Arnold Kling  

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Huge News Story I Missed in De... Let Them In...

John Taylor is interviewed. I recommend clicking on "interview transcript," since it is faster to skim and read than to watch an interview. At one point, the interviewer poses a question from Scott Sumner on whether the Fed was too tight with money in the fall of 2008. Taylor replies,


I think the Fed cut interest rates during that period just about right. I think it was basically coming down, it could have been a little faster at that point, and of course, GDP did fall tremendously. But I think if they had kept the interest rates along the same path it would have been fine.

The problems I saw were not so much a monetary policy at that stage, but the really ad hoc chaotic interventions that occurred around the time of the rollout of the TARP, not clear kind of actions with respect to what happened to Lehman Brothers. So, a lot of surprises and ultimately a lot of panic.

[UPDATE: Scott Sumner finds this response a tad unconvincing.]

The Financial Times reports,


The Federal Reserve is sitting on billions of dollars in paper profits from its controversial effort to unwind credit insurance contracts that AIG provided to banks such as Goldman Sachs, people familiar with the matter said...

At the time of their purchase, the CDOs had a face value of $62.1bn and a market value of $29.6bn. Now, the estimated market value of the CDOs is at least $45bn (£27.5bn), according to several people with direct knowledge of the portfolio.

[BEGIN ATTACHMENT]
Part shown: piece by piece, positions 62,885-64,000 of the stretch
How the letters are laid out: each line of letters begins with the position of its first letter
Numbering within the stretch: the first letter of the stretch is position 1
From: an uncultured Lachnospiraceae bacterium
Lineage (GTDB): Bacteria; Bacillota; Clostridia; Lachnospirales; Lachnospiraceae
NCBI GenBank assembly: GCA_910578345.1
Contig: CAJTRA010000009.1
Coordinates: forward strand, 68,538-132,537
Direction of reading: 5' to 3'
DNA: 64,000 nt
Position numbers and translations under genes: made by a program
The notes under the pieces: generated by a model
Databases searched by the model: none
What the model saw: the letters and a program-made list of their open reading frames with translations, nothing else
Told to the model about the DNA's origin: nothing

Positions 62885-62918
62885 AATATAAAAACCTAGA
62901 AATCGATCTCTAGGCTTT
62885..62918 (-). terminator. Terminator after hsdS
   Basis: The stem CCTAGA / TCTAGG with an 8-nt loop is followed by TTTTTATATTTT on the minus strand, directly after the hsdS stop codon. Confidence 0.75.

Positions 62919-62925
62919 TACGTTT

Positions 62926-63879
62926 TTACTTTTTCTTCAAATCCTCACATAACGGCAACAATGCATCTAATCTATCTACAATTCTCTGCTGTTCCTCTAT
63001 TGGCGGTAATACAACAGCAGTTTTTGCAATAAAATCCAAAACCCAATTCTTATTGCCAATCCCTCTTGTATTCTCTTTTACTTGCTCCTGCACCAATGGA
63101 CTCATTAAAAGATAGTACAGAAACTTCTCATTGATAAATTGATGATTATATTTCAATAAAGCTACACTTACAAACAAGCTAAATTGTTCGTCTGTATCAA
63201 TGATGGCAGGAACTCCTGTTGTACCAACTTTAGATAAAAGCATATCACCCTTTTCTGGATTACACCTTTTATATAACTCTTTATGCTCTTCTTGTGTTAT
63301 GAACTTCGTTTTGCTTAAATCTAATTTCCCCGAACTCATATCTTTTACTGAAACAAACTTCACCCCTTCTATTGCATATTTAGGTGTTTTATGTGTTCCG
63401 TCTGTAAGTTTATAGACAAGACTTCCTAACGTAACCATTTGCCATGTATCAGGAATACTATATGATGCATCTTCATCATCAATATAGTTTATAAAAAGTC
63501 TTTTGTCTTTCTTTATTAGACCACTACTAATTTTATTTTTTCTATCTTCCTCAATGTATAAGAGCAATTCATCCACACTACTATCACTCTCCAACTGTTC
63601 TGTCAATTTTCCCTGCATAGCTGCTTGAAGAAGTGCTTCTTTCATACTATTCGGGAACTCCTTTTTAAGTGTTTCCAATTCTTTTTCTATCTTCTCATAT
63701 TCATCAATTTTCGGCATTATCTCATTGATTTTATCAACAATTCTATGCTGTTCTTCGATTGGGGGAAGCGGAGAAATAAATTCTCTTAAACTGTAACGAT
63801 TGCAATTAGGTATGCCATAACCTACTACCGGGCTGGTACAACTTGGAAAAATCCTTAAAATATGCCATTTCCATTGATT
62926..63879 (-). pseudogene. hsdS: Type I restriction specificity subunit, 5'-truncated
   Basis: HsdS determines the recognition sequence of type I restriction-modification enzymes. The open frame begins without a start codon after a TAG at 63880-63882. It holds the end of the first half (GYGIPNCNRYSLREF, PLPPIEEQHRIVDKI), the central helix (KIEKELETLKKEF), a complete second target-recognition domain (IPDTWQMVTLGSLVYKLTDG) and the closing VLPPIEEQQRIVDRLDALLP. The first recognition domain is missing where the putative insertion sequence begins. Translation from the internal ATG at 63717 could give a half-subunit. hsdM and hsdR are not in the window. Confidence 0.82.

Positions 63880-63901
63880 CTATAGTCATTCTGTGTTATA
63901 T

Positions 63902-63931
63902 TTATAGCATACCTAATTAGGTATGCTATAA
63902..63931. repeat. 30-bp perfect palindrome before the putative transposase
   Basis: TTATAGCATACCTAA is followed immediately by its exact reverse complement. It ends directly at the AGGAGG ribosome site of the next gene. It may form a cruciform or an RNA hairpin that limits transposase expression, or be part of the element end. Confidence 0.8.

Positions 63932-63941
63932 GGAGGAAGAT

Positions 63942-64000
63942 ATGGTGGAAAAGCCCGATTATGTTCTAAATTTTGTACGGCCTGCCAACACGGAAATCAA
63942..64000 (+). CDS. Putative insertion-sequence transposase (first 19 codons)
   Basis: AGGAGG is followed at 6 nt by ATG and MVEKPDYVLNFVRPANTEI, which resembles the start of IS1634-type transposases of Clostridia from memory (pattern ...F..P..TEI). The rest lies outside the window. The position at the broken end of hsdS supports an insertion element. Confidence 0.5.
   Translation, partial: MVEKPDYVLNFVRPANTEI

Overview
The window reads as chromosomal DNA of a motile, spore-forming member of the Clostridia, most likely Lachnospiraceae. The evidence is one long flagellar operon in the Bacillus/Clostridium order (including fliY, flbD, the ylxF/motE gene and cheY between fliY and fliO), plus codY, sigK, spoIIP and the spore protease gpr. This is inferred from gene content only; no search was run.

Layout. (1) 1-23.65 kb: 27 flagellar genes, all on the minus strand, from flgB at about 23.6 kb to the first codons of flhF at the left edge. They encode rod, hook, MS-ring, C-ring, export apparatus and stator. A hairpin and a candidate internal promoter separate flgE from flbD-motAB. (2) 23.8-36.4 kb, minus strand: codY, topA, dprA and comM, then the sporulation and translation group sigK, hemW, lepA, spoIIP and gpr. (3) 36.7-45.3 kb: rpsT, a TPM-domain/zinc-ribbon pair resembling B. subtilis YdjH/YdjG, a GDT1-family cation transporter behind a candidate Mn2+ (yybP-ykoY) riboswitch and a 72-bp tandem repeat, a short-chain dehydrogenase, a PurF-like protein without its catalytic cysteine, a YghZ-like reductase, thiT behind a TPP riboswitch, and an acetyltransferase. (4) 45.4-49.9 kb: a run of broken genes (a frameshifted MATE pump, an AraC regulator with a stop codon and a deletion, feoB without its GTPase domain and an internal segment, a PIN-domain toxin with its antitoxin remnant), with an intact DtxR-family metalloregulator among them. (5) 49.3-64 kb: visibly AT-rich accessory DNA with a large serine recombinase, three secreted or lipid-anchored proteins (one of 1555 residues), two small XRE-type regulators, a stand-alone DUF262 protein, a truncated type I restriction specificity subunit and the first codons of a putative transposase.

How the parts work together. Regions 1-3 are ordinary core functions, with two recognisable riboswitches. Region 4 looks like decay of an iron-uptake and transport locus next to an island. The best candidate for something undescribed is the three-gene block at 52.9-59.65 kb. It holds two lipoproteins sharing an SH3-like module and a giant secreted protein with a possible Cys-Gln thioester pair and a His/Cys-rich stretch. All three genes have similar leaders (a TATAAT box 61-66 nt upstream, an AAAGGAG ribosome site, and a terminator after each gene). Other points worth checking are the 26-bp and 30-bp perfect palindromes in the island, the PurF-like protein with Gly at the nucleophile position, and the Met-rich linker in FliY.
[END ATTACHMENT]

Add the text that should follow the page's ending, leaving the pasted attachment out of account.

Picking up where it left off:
This is consistent with the view that the problem was a liquidity problem, not a long-term solvency problem. It suggests that Bernanke was right and I was wrong. Time will tell. Thanks to Mark Thoma for the pointer.

The Wall Street Journal reports,


This year, of the world's 20 largest economies, the U.S. suffered the largest drop in overall economic freedom. Its score declined to 78 from 80.7 on the 0 to 100 Index scale.

Read the whole thing. Economic freedom is now higher in seven other countries--Hong Kong, Singapore, Australia, New Zealand, Ireland, Switzerland, and Canada. If I were rich, I would buy properties in several of those countries, as a hedge against a U.S. fiscal meltdown.

Haiti ranks 141st, which puts it ahead of almost 40 other countries. The Dominican Republic ranks 86th.



COMMENTS (8 to date)
Jack writes:

Yves Smith at Naked Capitalism had a pretty detailed post calling into question the valuations on the AIG CDOs in that article:

http://www.nakedcapitalism.com/2010/01/ft-joins-ranks-of-shameless-fed-boosters-runs-front-page-story-with-incredible-claims-re-aig-cdos.html

david writes:

On the 2010 Index - Canada is penalized pretty lightly for having consistent but stably higher tax rates and a welfare state (universal health care and so on). On the other hand, the US is penalized pretty heavily in financial freedom and property rights, both of which seem tied to the short-term political storm.

This isn't a new pattern; Singapore's government outright owns and runs a huge proportion of its GDP via it state investment arms, but consistently ranks high on the Index. The Index just weights stability very, very highly, even over the strict idea of free markets.

This, on the other hand, is a more accurate reflection of US vs. Canadian government roles in the free market, I think.

Mark writes:

You are rich!

ThomasL writes:

My vote is for NZ. Remember, with a telephone, YOU make the call!

ThomasL writes:

Just in case one doesn't pick up that NZ reference straight off: